In 2010 a group of politicians and NGOs published a “Peshawar Declaration” in support of drones. Life soon became difficult for the signatories. “If anyone speaks out they will be eliminated,” says Said Alam Mehsud, one of the organisers, who was forced to leave Pakistan for a time.

As for Ms Khan, she has had a partial rethink. “I still want the drones to end,” she says. “But if my government wants to do something they should do it themselves, without foreign help.”

Sunday, October 20, 2013

Zubaida Khanum - an icon of real Pakistan

The real Pakistan finds a mention only when it dies. It's trash all the way that glitters in Pakistani media!

See copied below some of the examples of this mention:

LAHORE  - Renowned singer Zubaida Khanum passed away in Lahore on Saturday night. Her funeral will be held at Westwood Colony Raiwind Road on Sunday (today).

Zubaida Khanum was introduced in film Billo by Baba Chishti in 1951 and got breakthrough from famous film Shehri Babu in 1953.

She sung (sang) lot of super hit songs in films during her short but valuable stay in the industry. Zubaida Khanum's Pinjabi songs are still very popular since she is known as an evergreen singer, and would remain so.

Legend Zubaida Khanum also sang popular naat 'Shah-e-Madina' decades ago.

Zubaida excelled singing for Punjabi and Urdu films. Composers like Rashid Attre, Safdar, Saleem Iqbal and Chishti were definitely in the forefront for giving the best of Zubaida Khanum in films like Saat Lakh, Hameeda, Sarfrosh, Hatim, Yakey Wali, Sheikh Chilli, Mukhra, Naji, Kartar Singh and even all-time box office disaster Jatti where she sang the ultimate tragic song 'Meri Chunni Diaan Reshmi', filmed on Musarrat Nazir and bringing many men and women to tears.

[The Nation, October 20, 2013]

LAHORE: Zubaida Khanum, the much-loved voice behind naat ‘Shaah-e-Madina’ and hits like the 1953 film ‘Shehri Babu’, passed away from prolonged illness in Lahore on Saturday, news channels reported.

Back in the 1950s, Khanum was the top female singer in Pakistan for both Urdu and Punjabi.

She was first introduced in the film ‘Billoo’ in 1951, but it was her playback singing in ‘Shehri Babu’ in 1953 that took her to the heights of stardom in the Pakistani film industry. What followed were various hit songs including ‘Teri ulfat mein sanam dil nai buhut dard sahey’ and ‘Kaise kahoun mein alvida’ that defined not only her career but earned her a place in the hearts of Pakistani film and music aficionados.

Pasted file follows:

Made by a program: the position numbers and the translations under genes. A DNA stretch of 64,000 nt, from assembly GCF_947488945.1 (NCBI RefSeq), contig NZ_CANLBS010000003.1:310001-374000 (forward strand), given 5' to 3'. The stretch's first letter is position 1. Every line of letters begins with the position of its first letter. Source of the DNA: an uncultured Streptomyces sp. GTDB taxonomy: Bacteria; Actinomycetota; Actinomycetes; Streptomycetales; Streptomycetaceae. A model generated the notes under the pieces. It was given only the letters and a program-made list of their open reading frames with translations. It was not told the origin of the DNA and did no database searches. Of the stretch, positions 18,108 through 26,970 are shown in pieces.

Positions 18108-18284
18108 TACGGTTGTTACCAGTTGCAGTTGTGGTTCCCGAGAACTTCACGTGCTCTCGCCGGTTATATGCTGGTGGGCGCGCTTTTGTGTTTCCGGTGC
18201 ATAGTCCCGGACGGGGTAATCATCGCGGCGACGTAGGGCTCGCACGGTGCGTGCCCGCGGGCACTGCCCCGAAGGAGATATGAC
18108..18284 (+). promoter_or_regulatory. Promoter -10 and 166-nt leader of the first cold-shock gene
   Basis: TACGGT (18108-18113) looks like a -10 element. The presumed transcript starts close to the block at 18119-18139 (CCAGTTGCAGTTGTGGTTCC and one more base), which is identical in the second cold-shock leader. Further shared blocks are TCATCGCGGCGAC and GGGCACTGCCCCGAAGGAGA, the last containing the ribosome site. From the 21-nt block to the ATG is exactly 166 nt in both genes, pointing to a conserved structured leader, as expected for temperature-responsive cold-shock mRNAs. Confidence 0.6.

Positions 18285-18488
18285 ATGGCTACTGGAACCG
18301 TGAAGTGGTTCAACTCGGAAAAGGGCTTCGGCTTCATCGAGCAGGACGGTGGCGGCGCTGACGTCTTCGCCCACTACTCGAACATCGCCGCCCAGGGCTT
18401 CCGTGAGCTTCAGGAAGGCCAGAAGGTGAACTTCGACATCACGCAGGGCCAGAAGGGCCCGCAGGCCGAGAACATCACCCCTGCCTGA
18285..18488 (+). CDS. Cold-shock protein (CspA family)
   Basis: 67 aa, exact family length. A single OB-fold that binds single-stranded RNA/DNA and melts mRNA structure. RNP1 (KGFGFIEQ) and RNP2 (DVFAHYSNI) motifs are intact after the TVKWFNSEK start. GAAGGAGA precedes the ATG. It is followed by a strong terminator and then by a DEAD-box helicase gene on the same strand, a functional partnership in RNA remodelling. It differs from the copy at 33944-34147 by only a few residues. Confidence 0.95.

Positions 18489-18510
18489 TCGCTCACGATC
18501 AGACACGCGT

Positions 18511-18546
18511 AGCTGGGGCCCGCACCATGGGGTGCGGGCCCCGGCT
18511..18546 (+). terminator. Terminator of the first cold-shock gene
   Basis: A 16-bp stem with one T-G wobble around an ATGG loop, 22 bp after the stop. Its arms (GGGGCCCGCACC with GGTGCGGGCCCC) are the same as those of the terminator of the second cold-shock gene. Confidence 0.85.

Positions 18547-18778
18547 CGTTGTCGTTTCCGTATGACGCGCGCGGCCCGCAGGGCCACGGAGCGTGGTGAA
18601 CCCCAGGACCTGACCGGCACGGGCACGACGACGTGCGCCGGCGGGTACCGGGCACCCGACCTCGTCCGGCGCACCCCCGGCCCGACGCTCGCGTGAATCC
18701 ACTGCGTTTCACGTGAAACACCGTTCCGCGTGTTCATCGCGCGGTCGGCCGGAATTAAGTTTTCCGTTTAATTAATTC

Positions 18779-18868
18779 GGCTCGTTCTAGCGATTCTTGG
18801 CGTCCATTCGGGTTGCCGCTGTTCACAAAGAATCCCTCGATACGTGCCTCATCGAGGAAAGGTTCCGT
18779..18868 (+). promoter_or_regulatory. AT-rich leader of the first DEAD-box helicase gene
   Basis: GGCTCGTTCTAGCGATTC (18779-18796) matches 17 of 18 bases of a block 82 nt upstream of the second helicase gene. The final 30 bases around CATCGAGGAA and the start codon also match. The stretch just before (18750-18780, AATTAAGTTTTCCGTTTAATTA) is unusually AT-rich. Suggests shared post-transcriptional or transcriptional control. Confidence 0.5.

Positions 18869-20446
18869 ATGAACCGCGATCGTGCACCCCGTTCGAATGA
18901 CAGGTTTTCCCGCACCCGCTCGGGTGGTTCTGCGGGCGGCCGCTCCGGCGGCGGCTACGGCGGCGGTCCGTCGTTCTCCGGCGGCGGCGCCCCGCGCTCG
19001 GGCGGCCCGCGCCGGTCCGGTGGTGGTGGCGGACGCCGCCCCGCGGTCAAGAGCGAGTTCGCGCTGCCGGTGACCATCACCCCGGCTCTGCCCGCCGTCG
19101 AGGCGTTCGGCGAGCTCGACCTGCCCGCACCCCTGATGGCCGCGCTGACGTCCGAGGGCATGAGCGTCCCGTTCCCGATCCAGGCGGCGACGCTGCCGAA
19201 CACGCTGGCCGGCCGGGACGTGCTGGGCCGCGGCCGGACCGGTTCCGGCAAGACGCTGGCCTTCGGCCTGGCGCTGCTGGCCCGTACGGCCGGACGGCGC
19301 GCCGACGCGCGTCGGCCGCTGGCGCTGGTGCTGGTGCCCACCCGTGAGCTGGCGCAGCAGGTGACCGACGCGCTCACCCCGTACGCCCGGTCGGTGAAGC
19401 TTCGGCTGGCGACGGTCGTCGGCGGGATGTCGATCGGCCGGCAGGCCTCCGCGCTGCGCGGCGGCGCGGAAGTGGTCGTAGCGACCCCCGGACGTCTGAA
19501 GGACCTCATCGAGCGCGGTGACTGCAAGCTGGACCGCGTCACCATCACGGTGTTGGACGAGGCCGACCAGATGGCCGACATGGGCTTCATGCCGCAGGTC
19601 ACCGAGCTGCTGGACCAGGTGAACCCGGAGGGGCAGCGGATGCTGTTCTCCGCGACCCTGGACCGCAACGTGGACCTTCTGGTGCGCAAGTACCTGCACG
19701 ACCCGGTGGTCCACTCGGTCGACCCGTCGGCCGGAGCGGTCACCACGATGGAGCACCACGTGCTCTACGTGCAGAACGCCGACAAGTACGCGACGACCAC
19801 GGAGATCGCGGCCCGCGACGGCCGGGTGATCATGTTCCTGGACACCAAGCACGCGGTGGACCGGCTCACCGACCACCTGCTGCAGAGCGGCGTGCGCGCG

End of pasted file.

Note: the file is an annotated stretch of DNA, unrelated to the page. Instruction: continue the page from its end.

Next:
The well-known naat ‘Shaah-e-Madinah’ was also originally rendered by Zubaida Khanum.

Besides singing for many popular and classic films like ‘Sarfarosh’, ‘Hameeda’, ‘Sath Lakh’ and ‘Baghi’, Khanum was cast as a second heroine in ‘Patay Khan’ with Zarif alongside Madam Noor Jehan, the lead heroine.

Zubaida’s parents had migrated from Amritsar and settled down in Lahore after partition. Unlike many singers, Khanum did not belong to any musical ‘gharana’ and singing was not part of her family norms. It was purely her passion and talent plus financial need, which made her enter films and then turned her big in the film industry.

Before Noor Jehan changed the concept of playback singing in the 60s, Zubaida Khanum ruled the Urdu/Punjabi playback singing from her Lahorian loftiness for a large part of the 50s.

Zubaida’s thrillingly adventurous vocals which sang of love and life without regrets, filled a vacuum in Pakistani playback singing when Nazir and Swaranlata signed Zubaida Khanum for ‘Shehri Babu’.

Although she could sing all type of songs with equal ease, it was her frothy and sensuous songs where she had no equal.

Meanwhile, Punjab Chief Minister Shahbaz Sharif has expressed deep sense of grief and sorrow over the sad demise of Zubaida Khanum.

In a condolence message, the chief minister said that the late singer was an asset of Pakistan and in her death Pakistan has been deprived of a great artist.

He prayed that Allah Almighty may rest the departed soul in eternal peace and grant strength and courage to the members of the bereaved family to bear the irreparable loss with fortitude.

[Daily Times, October 20, 2013]

LAHORE: Popular playback singer of Punjabi and Urdu films Zubaida Khanum died of cardiac arrest Saturday night. She was 78.

Zubaida was born in Amritsar, East Punjab. Her family migrated to Pakistan after the 1947 partition and she stepped into the music industry in the early 50s to fulfill her dreams. Her singing talent impressed famous musician Baba GA Chisti who introduced her in film ‘Billo’ in 1951.

In 1953 actor Nazir and actress Suran Lata signed Zubaida for the film ‘Sheri Baboo’. Rashid Itray was the music director for the film and he used Zubaida’s talent for playback singing in many films. Most of her songs were picturised on Musarrat Nazir and Sabiha Khanum.

While she was very popular playback singer, she also tried her luck at acting in the film ‘Patay Khan’. 
Her popular songs include asan jan ke meech lai akh way; aaey mausam rangeelay suhanay and tere dar te aake sajna way. She also recited a naat Shah-e-Madina.

She married cameraman Riaz Bukhari when she was at the zenith of her career. She ended her singing career due to family engagements.

Prime Minister Nawaz Sharif expressed his condolences at the demise of Khanum. She was a great singer and her songs are a national asset, he said. Showbiz celebrities, including Mustafa Qureshi, Shahida Munni, Syed Noor, Ghulam Abbas, Qavi Khan, Perwaiz Kalim, Suhail Iftikha(r) Khan and Asif Javed, described her death a great loss to the showbiz industry.